As far as I understand Vanessa means that first designer works on issue and then QA checks his result and closes the issue. I conclude there should be a special workflow with steps made by designer and steps made by QA. For each of these steps we can assign appropriate person using Automation for Jira.
Your decision will make it hard to find what tasks should be done by Designer and QA respectively. They will need to check issues where they are watchers and look in comments. It takes much more time than just filtering by Assignee = myself and resolution is empty.
My original input is simple without any additional customization required to address the ask using out of the box functionality. You are right on one can customize the WF and switch the assignee at different transition steps. You can also utilize Automation for Jira (assuming that user has the add-on in her env.
1. If you want to trick Atlassian create a group email for 2 or more employees and make 1 user in Jira. This works pretty well unless you don't care who personally works on the issue. E.g. you have a service and 3-4 guys that support it. Having one email for all is a good idea. And you pay much less for the license.
2. If you have a task that you think several people should work on, you may create a workflow that consists of steps to be done by one and other steps that should be done by the other. There can be an Automation rule that will assign second after transition to a specific state. This works well if you have a team that includes both developers and QA and you have states in tasks that should be done by devs and QA correspondingly.
3. (I prefer) decompose task to subtasks. Assign each subtask to a specific person. If you don't like subtasks - clone original task and set Blocked By link between two. Then assign each task to corresponding person.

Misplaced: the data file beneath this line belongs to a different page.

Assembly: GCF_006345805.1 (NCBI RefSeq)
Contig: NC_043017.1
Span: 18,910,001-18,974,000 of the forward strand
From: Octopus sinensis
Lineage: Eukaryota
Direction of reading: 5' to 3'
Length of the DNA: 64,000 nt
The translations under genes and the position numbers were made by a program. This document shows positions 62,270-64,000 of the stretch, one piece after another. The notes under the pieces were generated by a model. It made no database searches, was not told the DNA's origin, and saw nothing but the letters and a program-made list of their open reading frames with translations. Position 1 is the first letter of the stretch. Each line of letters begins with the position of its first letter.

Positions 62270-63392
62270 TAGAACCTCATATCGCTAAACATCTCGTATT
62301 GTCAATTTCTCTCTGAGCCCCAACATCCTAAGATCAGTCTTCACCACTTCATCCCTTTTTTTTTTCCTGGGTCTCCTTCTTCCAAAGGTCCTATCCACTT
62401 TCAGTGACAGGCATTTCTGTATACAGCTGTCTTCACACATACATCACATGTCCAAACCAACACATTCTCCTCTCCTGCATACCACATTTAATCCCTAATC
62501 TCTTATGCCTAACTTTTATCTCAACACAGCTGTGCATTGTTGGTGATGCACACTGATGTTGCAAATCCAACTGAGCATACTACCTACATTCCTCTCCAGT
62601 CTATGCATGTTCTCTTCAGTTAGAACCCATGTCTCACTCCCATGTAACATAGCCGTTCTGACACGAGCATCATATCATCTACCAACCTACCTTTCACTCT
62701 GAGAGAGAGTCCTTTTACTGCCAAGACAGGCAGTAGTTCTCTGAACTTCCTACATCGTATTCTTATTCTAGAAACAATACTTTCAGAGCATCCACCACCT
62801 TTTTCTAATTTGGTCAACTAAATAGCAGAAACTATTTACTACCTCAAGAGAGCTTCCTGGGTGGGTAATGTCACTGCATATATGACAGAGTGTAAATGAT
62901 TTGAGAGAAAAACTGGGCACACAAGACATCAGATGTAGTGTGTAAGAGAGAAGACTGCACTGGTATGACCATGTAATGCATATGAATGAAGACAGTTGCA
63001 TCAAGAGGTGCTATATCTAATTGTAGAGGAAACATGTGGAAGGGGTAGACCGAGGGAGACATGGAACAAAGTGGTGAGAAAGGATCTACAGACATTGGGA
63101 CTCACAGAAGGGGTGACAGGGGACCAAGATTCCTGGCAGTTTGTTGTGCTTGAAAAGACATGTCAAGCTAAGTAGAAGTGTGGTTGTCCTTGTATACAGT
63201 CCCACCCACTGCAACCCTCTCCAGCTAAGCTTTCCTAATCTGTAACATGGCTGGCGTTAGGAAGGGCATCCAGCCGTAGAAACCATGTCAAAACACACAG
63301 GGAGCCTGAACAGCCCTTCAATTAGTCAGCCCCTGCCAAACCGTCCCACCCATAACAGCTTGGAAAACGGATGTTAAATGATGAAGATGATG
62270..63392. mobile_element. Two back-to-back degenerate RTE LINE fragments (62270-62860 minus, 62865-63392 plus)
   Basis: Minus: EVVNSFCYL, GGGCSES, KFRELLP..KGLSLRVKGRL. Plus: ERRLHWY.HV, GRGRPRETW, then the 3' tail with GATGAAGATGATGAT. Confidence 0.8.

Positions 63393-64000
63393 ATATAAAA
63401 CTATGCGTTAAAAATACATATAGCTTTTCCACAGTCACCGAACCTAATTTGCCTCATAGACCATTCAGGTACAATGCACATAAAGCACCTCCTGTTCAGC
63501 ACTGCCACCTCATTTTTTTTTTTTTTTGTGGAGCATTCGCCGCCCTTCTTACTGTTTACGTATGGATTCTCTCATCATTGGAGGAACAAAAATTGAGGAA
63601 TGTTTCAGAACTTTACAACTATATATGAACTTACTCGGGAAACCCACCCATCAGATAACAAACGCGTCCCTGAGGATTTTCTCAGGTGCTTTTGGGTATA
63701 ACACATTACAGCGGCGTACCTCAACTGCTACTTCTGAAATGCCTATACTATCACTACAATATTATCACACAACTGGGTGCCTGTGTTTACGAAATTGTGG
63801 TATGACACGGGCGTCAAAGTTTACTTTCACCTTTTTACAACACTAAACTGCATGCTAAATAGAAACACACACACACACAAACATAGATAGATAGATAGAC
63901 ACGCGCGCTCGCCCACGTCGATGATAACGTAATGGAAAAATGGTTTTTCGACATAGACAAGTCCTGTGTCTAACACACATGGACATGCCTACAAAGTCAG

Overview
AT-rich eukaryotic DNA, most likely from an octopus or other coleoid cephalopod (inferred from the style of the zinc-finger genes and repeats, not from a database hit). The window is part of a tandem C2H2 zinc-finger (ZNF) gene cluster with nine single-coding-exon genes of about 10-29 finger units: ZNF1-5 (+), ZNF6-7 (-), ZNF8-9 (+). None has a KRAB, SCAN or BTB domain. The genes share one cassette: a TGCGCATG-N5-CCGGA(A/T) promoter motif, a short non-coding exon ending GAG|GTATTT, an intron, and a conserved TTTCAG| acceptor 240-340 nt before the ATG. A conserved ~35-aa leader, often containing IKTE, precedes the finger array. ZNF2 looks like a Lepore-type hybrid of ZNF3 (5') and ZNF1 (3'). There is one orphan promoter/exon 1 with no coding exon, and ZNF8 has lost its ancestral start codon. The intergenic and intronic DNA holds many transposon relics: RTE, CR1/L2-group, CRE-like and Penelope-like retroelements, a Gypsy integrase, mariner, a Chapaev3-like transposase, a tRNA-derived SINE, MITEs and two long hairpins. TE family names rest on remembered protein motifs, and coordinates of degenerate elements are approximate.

I use all three approaches depending on project. 1 is good for services, 2 is for agile teams, 3 is good if you do not like complex workflows and prefer Open->In Progress->Done.
If you want to have two people to sign sth off you can look at adding an approval step to the workflow and require more than 1 person to approve it. Have a look at this article:
Alternatively, as someone mentioned above split the task into sub-tasks if you need to track assignments as it's generally a bad practice to have one task assigned to multiple people (who is responsible in such case?).
> it's generally a bad practice to have one task assigned to multiple people
It is a good practice if team consists of several people with different roles. E.g. Product Manager creates a task and assigns to Team Leader, the latter decides who will do that and assigns to dev, dev finishes and assigns to qa, QA checks and assigns to dev-ops to put to prod.
But if they can work in parallel - then task should be decomposed, you are right here.
No, it's really bad practice to have multiple assignees.
It's fine to change assignees as responsibility over time can be different, but you should never never have more than one person as the assignee at a single time.
And, yes, absolutely fine to decompose, or put "and other people may be involved" fields in, but the assignee must be a single person, the one who's responsible for making sure it gets done.
Another option could be to create a sub-task to track for example the sign-off of the second person and assign it to him. It really depends on how your team works and how the workflow is built, which info should be tracked and which kind of tracking you need (dashboards? agile board?). Each option could ease one or the other.